We have successfully developed a rapid, robust and cost-effective method for the screening of five of the known aminoglycoside-induced deafness mutations. The SNaPshot technique is particularly well-suited for the screening of mitochondrial DNA variants for the following reasons: i) the short intron-less mitochondrial genes means that the entire gene can be PCR-amplified and screened in a single PCR fragment and ii) homoplasmic mutations (such as the ones investigated in the present study) are represented as a single peak at each locus which simplifies the analysis. This method is also less labour-intensive and less prone to false positives compared to the other methods reported to date. In one study using PCR-RFLP and the enzyme, Alw26I to screen for A1555G, a false positive was detected: DNA sequencing revealed that the patient had in fact a T1556C variant, which also disrupts the Alw26I site . In another study using ASO, the authors reported that this method was not effective for detection of the 961delT+C(n) variant . In a low-resource country like South Africa, a typical alternative method used for SNP genotyping would be PCR-RFLP. An estimated cost comparison between the two methods (including DNA extraction) is ~$16 per sample for the SNaPshot method versus~$30 per sample for the PCR-RFLP method (using an exchange rate of $1 = 10.39 ZAR).
This is the first report on the frequency of aminoglycoside-induced deafness mutations in South African sub-populations. In the present pilot study, the A1555G mutation was present at a frequency of 0.9% in the South African Black control group. Further studies on larger numbers of study participants are needed to determine the true frequency of A1555G in this particular ethnic group but if the frequency is shown to be ≥ 1% this has important implications given the high incidence of TB and MDR-TB in this group. The A1555G has been found to be very uncommon in the general populations worldwide. It was found in 0.48% (1/206) , 0.09% (1/1,161)  and 0% (0/1,042)  of the general New Zealand, American and Argentinean populations, respectively.
The 961delT+Cn variant was detected at high frequencies in the study participants: 6.6% of the Black controls and 2% of the Mixed ancestry controls. Other studies have found this variant at a high frequency of controls and they also questioned the pathogenicity of this variant [17, 24]. Furthermore, all the variants with the notable exception of 961delT+C(n) are evolutionarily conserved from man to cow which indicates their functional significance and that 961delT+Cn is likely to be a non-functional polymorphism. In a recent study it was shown that both A1555G and C1494T decrease the accuracy of translation in the mitochondrion and rendered the ribosomal decoding site hyper-susceptible to aminoglycosides . Similar studies on 961delT+C(n), A827G and T1095C are needed to prove the pathogenicity of these variants and their possible effects on the functioning of the mitochondria. The T1095C, C1494T and A827G were not found in any of the study participants in the present study.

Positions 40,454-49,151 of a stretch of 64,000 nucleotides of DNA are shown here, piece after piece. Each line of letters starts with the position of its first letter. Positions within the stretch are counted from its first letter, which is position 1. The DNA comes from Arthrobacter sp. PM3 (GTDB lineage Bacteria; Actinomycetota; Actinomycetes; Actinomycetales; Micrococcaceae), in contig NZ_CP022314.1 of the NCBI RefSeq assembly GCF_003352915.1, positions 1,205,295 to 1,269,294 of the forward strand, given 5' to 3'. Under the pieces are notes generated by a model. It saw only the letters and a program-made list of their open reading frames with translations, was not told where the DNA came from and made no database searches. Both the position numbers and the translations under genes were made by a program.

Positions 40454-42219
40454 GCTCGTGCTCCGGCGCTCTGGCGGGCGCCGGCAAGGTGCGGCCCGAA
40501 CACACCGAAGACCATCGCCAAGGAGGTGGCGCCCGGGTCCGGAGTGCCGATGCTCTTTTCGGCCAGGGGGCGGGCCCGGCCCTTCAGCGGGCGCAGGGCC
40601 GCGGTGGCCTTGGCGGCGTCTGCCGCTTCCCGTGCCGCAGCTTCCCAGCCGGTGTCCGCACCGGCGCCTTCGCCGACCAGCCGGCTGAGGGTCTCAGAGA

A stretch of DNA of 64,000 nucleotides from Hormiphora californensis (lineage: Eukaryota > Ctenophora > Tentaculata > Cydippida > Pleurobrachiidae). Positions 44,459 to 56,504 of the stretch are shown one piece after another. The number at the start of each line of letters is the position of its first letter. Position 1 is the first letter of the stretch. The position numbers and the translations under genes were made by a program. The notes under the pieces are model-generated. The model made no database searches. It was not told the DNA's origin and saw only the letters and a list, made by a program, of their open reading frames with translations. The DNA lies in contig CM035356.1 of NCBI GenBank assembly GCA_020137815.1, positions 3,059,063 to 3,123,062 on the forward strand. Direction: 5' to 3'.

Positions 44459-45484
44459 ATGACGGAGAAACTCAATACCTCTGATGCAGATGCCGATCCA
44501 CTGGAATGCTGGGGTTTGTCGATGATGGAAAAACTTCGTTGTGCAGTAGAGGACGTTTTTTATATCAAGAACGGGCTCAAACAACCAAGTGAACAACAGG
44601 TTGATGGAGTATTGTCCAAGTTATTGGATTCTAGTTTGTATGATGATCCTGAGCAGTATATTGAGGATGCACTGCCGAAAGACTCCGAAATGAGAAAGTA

Future studies are warranted to determine the true frequencies of the various aminoglycoside deafness mutations in the general South African population and also whether certain aminoglycosides are more ototoxic than others. Despite their adverse effects, aminoglycosides are currently and in the future will continue to be used in developing countries like South Africa for re-treatment TB and MDR-TB where cost considerations are a major factor. South Africa is therefore an ideal setting to study this particular problem. In MDR-TB infections aminoglycoside administration is unavoidable and often has to be continued even though the patient experiences hearing loss. However, possible strategies to minimise the progression of cochlear and vestibular damage are: to identify high risk individuals who are mutation-positive and in these individuals to reduce the therapy time, to avoid drugs with synergistic ototoxic effects and to perform regular audiological monitoring throughout treatment. Audiologic testing facilities are virtually non-existent in many countries in Africa and elsewhere in the developing world. Identifying and only testing those patients at-risk of aminoglycoside induced ototoxicity would lead to more efficient use of limited audiologic facilities. It is also imperative that all maternal relatives, since these are mitochondrial mutations, of mutation-positive individuals should be counselled about their propensity to develop irreversible hearing impairment if they are treated with aminoglycosides.
In the present study we have developed a cost-effective method using the SNaPshot technique that in a single reaction detects five of the known mutations associated with aminoglycoside-induced hearing loss. This test would facilitate the detection of susceptible individuals prior to the start of their aminoglycoside therapy and so potentially could lower the incidence of this type of deafness.
allele-specific oligonucleotide hybridisation
polymerase chain reaction
restriction fragment length polymorphism
shrimp alkaline phosphatase
World Health Organisation.
We thank the study participants for taking part in the study. We acknowledge the South African Medical Research Council, the National Research Foundation, the Harry Crossley Foundation and the ENT Society of South Africa for financial support.